Plug it directly into your computer or even your smartphone or tablet. After that, you can record your audio using your smart device and then transfer the files to your computer. Furthermore, the Kevlar-reinforced cable ensures that it can withstand regular use too.
Even though the microphone is capable of high-quality audio, if you’re soundcard is not of the same standard, you may not get the results you were expecting and might need to upgrade your computer’s soundcard.
Looking for a Great Microphone?
Also, take a look at our comprehensive reviews of the Best Microphones For Recording Electric Guitar, the Best Live Vocal Mics, the Best Microphones For Recording Vocals, the Best Interview Microphones, and the Best Wireless Microphones currently on the market.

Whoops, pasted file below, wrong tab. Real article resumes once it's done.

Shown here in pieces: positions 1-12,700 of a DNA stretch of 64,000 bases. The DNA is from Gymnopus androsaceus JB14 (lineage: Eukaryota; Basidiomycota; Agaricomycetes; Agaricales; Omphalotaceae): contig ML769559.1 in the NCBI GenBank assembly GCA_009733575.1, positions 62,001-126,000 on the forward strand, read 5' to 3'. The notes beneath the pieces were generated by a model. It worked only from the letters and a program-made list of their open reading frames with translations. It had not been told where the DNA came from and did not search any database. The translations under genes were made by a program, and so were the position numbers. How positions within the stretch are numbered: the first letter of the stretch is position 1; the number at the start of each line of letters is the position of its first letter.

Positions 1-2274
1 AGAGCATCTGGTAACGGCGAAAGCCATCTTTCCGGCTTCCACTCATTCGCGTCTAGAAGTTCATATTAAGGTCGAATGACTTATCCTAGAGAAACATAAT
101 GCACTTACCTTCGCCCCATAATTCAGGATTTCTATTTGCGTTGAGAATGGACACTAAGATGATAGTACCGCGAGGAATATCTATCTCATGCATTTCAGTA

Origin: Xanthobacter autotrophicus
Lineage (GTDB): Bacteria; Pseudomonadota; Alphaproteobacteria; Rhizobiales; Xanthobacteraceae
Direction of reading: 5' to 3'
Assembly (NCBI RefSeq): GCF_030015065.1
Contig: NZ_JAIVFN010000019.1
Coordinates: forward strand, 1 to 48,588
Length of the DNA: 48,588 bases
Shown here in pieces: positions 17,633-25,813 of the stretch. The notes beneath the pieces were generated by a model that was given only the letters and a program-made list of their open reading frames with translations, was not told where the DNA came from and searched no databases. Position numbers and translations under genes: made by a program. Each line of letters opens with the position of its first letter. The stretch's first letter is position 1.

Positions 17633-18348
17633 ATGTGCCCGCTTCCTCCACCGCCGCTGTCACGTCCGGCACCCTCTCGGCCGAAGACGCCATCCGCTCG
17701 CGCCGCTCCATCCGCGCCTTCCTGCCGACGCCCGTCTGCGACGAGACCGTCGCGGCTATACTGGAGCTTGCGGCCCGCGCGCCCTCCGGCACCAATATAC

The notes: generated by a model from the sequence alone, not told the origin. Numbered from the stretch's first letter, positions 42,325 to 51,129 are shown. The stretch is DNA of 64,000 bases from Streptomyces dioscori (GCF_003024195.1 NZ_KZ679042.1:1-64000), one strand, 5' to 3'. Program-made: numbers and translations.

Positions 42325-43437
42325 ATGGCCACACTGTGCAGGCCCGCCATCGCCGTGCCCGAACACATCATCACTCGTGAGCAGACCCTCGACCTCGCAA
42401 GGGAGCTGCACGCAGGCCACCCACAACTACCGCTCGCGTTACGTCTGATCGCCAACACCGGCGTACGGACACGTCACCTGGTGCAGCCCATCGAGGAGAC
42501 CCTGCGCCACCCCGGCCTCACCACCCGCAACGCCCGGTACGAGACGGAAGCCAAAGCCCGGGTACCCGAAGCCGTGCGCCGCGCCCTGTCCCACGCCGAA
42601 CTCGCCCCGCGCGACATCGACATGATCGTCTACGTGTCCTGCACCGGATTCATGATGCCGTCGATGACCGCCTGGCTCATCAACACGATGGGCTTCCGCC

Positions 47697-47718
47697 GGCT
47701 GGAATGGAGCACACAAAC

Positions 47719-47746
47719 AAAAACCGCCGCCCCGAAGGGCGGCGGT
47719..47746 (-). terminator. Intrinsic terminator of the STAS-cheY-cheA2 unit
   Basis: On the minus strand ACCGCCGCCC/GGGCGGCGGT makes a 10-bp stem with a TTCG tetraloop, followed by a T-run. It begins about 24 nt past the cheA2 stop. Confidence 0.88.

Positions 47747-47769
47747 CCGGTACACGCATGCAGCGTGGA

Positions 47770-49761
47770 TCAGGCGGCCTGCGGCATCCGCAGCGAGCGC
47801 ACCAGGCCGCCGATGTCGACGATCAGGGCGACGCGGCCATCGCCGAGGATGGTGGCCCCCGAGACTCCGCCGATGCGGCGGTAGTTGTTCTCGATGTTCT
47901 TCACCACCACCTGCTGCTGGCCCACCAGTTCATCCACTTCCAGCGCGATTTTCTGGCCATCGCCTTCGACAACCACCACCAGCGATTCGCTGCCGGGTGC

How to Connect a Microphone to a Computer – Final Thoughts
As you can see, there are multiple ways of connecting a microphone to a computer. Depending on what you wish to achieve with your audio, there are many affordable options available.
You might even have an old analog microphone sitting around in a draw. One you never even knew could connect to your computer.
Also, remember back to the last time you watched a YouTube video; was the audio good? Probably not. That’s how important good quality audio can be. In fact, most people are more likely to keep watching a video with low video quality than one with low audio quality. So don’t skimp on your audio; it makes much more of a difference than most people realize.
But that shouldn’t be a problem anymore, because you now know how to connect almost any microphone and keep everyone’s ears happy.
So, until next time, speak your mind.